Things got better for me when I started speaking publicly about HIV. I talked about the discrimination I faced within my mom family. As my family got educated, they became more supportive. They apologized for the way they treated me, but I still felt angry.
I wound up taking care of my sister when she got cancer. I didn’t show my anger because she was dying and I loved her. I wish I’d been treated the same way.
What is prognosis?
Your prognosis is excellent! HIV infection is not the progressive, fatal illness it was in the ‘80s and early ‘90s. The memory of those horrible times, together with the stigma that still surrounds HIV infection, can make learning you’re positive harder than it has to be. With the right treatment, HIV infection is now chronic, manageable disease. If it didn’t come with so much emotional, social, and historical baggage, people would react to the diagnosis the way they might if they learned that they had diabetes or rheumatoid arthritis. Granted, these aren’t perfect analogies, since you can’t transmit diabetes or rheumatoid arthritis to others. On the other hand, treatment for HIV is now easier and more effective than treatment for either of those diseases.
Antiretroviral therapy (ART) is the term we use to describe the combination drug therapy-sometimes referred to as a “cocktail”-that’s been in use since the mid-90s. When I speak of “therapy” in this book, I’m referring to ART. It’s also been called highly active antiretroviral therapy (HAART) because it essentially stops the virus from replicating (multiplying or reproducing). This keeps the immune system-the system in the body that fights infections and cancers-from being damaged further and allows it to recover. The development of ART is up there with the discovery of penicillin as one of the most important and effective medical achievements of the twentieth century, and treatment keeps getting better in the twenty-first .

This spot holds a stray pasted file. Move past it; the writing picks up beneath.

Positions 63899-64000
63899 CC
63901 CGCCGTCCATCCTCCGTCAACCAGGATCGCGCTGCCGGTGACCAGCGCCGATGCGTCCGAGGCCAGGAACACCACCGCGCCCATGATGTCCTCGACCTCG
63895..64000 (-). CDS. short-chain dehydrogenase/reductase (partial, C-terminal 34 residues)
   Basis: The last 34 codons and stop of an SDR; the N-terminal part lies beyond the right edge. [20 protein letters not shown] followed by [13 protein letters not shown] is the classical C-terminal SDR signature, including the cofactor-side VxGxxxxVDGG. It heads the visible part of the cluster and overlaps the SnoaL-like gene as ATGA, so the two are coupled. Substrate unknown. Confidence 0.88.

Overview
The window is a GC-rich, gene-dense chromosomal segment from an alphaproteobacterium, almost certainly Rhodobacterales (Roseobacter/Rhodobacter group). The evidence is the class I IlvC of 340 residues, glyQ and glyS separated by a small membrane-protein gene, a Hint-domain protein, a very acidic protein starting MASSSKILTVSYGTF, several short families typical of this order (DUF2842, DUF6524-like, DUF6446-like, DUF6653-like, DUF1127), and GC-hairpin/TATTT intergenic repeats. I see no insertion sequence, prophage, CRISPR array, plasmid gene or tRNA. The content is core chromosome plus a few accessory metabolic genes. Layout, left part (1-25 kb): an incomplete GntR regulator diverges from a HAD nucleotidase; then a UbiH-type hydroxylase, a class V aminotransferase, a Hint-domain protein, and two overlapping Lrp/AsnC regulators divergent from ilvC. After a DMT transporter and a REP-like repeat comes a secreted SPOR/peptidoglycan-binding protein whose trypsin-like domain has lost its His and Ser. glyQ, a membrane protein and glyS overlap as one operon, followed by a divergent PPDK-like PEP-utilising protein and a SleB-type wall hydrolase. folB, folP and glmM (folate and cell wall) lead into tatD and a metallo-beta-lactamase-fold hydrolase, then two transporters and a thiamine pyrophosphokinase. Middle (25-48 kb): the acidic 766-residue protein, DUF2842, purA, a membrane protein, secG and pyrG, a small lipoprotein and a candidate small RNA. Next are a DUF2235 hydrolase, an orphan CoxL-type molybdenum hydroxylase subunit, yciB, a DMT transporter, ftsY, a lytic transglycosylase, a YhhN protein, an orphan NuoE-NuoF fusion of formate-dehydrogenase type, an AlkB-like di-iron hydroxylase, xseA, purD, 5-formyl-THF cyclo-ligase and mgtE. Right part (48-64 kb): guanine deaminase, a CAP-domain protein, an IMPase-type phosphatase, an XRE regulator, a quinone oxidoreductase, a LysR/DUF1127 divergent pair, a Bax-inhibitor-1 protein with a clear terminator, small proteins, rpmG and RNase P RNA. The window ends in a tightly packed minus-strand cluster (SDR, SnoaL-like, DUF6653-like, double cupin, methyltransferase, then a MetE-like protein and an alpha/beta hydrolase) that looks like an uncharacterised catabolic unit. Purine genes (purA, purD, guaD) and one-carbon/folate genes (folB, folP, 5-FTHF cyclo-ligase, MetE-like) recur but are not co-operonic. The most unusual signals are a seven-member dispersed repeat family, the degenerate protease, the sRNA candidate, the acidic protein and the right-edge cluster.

ART has completely changed the outlook for people with HIV infection. There appears to be no time limit to the benefits of the therapy once you start. If you take your medications faithfully, you can keep HIV in check indefinitely, having to change therapy only because of side effects or because better drugs have come along. If you’ve just been diagnosed, you should plan on sticking around for a long time, living long enough to die of old age. Don’t quit your job and max out your credit cards or you may be in a rude awakening!